• Market access: Ensuring that energy market rules are set-up in such a way as to facilitate the integration of renewables to the existing energy system.


Key themes and investment considerations

The increasing importance of renewables is a potential boon to investors. As a sector with long-term growth expectations and green credentials, it is likely to continue to grow in attractiveness. Global supply chains encompass traditional vertically integrated utilities to local installers and everything in between, leading to a variety of opportunities for investors along with a level of market maturity and accessibility not often found in the energy transition. For example, green bonds are increasingly seen as a source of the large-scale capital required for transition in addition to traditional debt and equity instruments, all of which are available from investor-owned utilities, technology providers and associated service providers.16 On the other end of the spectrum, there are opportunities for securitization through the pooling of consumer loans and leases, such as those for solar PV systems via solar ABS—a market that surpassed USD 1 billion in 2017.17


With governments looking at post-Covid-19 stimulus measures and investors looking for safe, long-term places to put their capital, we believe now is the perfect opportunity to accelerate the energy transition. Investments made in the renewables industry can achieve the double objective of economic recovery and environmental improvements. Unlike fossil fuels, the use of renewables does not result in air pollution which is increasingly linked to increased mortality.18 At the same time, investments in renewables have the potential to deliver greater employment, with one study estimating that a USD 1 million expenditure in renewables creates over seven full-time equivalent (FTE) jobs, while a similar investment in traditional fossil fuels would result in less than half that.19 Governments and investors around the world now have the opportunity to not only combat the problem at hand, but make investments to reduce the potential future environmental damage while accelerating the transition to a net-zero carbon future.


Looking ahead

In the next edition of this series, we will discuss renewables as we continue to explore the opportunities and challenges related to the energy transition.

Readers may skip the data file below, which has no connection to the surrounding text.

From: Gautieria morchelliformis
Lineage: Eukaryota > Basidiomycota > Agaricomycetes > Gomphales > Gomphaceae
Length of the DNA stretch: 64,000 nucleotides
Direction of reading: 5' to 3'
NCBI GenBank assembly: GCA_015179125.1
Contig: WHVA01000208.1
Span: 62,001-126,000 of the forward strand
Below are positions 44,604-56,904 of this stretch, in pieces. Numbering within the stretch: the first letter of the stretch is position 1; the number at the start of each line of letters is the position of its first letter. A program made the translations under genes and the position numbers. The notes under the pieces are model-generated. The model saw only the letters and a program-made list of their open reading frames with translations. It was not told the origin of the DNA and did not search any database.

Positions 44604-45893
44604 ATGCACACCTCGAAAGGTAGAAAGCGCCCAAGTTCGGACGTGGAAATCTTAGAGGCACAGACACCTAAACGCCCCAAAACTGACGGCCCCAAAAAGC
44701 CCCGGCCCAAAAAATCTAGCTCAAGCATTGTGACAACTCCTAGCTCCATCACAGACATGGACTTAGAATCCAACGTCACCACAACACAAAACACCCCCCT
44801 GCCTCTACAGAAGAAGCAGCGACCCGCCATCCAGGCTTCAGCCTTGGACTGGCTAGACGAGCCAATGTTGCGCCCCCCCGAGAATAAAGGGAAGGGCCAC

Energy transition themes

1 International Energy Agency "Global Energy Review 2020" (April 2020)

2 Institute for Energy Economics and Financial Analysis (IEEFA) "IEEFA update: Renewables surpass coal in U.S. power generation throughout the month of April 2020" (May 2020) and "U.K. electricity goes coal-free for a month—a first in 138 years" (May 2020)

3 Richardson, Luke "How do solar panels work at night and on cloudy days?" EnergySage (October 2018)

4 Sandia National Laboratories "Solar FAQs"

5 LCOE is a measure of the net present cost of generation over the assets lifetime and is used to compare different methods of electricity generation on a consistent basis

6 IRENA "Renewable Power Generation Costs" in 2018 (May 2019)

7 Bloomberg New Energy Finance "New Energy Outlook 2019" (August 2019)

8 US Energy Information Administration "Renewable energy explained: Portfolio standards" (18 November 2019)

9 Roberts, David "The key to tackling climate change: electrify everything" (October 2017)

10 S&P Global "European renewables sector faces rising merchant risk, consolidation in 2019" (January 2019)

11 Carbon Tracker "How to waste over half a trillion dollars: The economic implications of deflationary renewable energy for coal power investments" (March 2020)

12 Xcel Energy "Building a Carbon-Free Future"

13 Vattenfall "Our targets"

14 E.ON Group "Facts & Figures: Edition 2020"

15 Union of Concerned Scientists "Barriers to Renewable Energy Technologies" (December 2017)

16 Trabish , Herman K. "New money: Green banks and green bonds are bringing billions to utilities for the energy transition" Utility Dive (November 2019)

17 Spector, Julian "It's Official: Solar Securitizations Pass $1 Billion in 2017" Greentech Media (October 2017)

18 EURACTIV "Air pollution 'likely' to increase mortality from COVID19: experts" (March 2020)

19 Garrett-Peltier, Heidi "Green versus brown: Comparing the employment impacts of energy efficiency, renewable energy, and fossil fuels using an input-output model" Economic Modelling Vol 61 (February 2017)



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Gerrit Ledderhof